- The index rebounds from lows and returns to the 96.70/80 band.
- US Core CPI rose at a monthly 0.1% during May.
- Yields of the US 10-year note dropped to sub-2.12% area.
The greenback is now trading on quite a volatile fashion, with the US Dollar Index (DXY) meandering the 96.60/80 range.
US Dollar Index choppy after CPI misses consensus
The index dropped to fresh lows in sub-96.60 area after US inflation figures measured by the headline CPI surprised to the downside in May, rising 0.1% from a month earlier and 1.8% over the last twelve months.
In addition, consumer prices excluding energy and food costs – Core CPI – rose 0.1% inter-month and 2.0% on a yearly basis.
In the meantime, despite market chatter regarding the probability of a Fed’s rate cut in the next months continue to dominate the scenario among investors, it seems the downside in the buck has subsidized somewhat as of late.
Later in the session, the EIA will publish its weekly report on US crude oil stockpiles.
What to look for around USD
Markets’ idea of a probable rate cut by the Federal Reserve in the near to medium term (insurance cut?) have been underpinned by poor data from the labour market and producer/consumer prices. However, and in spite of the recent results, the labour market remains strong, wage growth keep pushing higher and the overall economy looks healthy – specially when we consider the weakness in overseas economies – all begging the question whether current speculations of rate cuts are not overdone. In addition, US-China trade jitters remain everything but abated so far, shifting the focus of attention to the upcoming G20 meeting in Japan, where the issue should take centre stage.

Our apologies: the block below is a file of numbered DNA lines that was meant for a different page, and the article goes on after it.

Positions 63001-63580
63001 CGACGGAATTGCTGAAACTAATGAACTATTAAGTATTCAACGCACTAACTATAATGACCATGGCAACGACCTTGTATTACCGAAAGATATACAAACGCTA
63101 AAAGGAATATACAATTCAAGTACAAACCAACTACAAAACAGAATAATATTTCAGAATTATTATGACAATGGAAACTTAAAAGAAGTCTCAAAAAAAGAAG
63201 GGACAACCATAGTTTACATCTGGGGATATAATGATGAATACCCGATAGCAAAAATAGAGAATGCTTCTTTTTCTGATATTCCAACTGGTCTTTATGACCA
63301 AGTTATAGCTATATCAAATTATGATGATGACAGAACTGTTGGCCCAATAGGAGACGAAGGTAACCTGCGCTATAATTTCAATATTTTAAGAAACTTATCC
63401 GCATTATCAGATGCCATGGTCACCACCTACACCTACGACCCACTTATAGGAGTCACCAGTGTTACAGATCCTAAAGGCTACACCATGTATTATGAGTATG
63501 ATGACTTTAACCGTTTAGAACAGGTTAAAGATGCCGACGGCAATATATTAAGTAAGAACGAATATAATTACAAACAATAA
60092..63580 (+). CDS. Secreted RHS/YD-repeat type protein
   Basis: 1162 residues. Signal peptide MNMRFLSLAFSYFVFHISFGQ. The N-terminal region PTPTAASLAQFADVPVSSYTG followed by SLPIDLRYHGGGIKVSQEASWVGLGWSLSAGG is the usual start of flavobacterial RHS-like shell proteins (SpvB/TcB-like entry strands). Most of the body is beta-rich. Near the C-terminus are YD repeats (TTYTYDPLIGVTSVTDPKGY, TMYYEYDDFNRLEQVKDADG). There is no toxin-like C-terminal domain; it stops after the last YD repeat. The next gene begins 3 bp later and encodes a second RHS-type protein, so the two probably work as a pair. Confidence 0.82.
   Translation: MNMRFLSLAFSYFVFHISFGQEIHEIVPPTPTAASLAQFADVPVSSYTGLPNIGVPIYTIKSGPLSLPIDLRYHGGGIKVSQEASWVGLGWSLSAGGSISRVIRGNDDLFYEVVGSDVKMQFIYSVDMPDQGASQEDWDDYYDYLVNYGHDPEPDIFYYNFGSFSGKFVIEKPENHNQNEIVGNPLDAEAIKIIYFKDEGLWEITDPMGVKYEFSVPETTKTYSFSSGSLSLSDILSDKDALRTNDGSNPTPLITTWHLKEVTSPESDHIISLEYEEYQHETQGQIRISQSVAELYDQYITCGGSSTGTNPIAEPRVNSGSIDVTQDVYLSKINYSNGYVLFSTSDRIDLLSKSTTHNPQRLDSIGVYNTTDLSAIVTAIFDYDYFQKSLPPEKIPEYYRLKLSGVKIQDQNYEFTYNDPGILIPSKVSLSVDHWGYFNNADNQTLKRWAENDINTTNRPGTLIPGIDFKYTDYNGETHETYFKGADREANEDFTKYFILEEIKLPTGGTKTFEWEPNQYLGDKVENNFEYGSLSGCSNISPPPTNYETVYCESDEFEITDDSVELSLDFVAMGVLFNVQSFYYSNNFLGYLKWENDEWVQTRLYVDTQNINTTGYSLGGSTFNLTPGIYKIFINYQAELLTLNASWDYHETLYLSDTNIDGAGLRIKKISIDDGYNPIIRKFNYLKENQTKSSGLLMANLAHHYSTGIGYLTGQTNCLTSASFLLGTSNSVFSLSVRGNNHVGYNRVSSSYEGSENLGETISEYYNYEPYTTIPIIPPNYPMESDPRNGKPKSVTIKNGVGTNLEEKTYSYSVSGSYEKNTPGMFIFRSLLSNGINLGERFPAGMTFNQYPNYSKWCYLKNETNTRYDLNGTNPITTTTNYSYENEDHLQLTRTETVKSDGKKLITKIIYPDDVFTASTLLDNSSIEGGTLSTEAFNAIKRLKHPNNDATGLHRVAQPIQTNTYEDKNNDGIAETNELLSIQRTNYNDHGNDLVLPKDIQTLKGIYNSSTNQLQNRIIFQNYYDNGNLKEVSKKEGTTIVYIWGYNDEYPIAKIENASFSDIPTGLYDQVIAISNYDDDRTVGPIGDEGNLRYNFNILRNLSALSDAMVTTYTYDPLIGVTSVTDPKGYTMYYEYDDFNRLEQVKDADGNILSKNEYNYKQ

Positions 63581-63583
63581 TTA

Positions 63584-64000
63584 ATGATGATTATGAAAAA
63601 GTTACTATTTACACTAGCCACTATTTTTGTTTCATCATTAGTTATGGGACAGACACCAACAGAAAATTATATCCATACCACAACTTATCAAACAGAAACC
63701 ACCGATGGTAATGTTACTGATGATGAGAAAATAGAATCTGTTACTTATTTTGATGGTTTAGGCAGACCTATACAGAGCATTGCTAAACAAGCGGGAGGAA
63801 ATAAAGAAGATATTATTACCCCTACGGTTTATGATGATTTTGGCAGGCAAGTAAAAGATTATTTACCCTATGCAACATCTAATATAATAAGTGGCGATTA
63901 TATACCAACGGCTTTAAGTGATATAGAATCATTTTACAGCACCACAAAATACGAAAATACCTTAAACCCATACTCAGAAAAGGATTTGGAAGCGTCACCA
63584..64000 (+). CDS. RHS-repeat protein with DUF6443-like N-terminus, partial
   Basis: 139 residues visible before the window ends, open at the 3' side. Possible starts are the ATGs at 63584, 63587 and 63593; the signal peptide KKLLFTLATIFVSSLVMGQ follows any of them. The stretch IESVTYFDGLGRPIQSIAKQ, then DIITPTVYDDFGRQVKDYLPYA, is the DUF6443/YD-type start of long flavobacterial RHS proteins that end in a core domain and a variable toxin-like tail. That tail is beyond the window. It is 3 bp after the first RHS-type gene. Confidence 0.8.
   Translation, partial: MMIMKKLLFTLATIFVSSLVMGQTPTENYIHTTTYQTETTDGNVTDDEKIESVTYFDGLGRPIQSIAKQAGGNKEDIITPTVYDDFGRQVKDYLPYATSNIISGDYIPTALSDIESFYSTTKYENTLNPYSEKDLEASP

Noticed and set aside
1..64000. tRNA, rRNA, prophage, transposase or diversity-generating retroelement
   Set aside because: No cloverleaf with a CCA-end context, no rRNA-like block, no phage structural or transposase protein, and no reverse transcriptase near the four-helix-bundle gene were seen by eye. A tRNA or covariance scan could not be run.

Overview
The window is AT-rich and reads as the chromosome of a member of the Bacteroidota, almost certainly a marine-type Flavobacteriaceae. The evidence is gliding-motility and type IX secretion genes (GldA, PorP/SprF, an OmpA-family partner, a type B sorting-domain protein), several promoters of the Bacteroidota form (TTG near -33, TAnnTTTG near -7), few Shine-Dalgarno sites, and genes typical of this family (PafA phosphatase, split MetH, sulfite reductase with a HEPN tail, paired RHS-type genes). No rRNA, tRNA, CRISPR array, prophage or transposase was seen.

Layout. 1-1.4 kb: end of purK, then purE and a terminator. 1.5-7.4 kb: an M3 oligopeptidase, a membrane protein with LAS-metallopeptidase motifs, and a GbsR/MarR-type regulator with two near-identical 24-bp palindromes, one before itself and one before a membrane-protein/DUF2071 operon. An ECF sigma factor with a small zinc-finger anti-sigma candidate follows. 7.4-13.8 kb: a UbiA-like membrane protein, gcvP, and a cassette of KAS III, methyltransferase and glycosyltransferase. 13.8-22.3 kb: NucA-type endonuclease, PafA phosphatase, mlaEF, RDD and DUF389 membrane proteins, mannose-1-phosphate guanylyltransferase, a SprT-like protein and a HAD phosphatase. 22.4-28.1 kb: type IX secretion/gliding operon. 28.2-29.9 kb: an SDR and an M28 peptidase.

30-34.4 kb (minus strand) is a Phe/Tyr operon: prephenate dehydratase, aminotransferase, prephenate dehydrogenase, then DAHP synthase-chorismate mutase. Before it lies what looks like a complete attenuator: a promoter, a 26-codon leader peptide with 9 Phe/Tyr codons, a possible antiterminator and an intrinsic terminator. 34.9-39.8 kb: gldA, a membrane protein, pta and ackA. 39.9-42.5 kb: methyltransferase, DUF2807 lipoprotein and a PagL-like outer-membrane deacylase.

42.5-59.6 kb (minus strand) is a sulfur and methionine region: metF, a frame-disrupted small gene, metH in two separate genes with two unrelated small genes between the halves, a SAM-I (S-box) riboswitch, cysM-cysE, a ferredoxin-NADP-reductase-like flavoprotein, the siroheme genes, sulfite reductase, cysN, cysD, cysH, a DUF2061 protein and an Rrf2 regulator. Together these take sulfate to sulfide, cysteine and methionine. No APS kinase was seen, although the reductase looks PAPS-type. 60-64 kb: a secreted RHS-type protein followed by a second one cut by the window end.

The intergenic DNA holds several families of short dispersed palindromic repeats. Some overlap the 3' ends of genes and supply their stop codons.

US Dollar Index relevant levels
At the moment, the pair is gaining 0.06% at 96.77 and faces the next resistance at 96.98 (100-day SMA) seconded by 97.42 (55-day SMA) and finally 97.87 (61.8% Fibo of the 2017-2018 drop). On the flip side, a break below 96.46 (low Jun.7) would open the door for 96.04 (50% Fibo of the 2017-2018 drop) and then 95.82 (low Feb.28).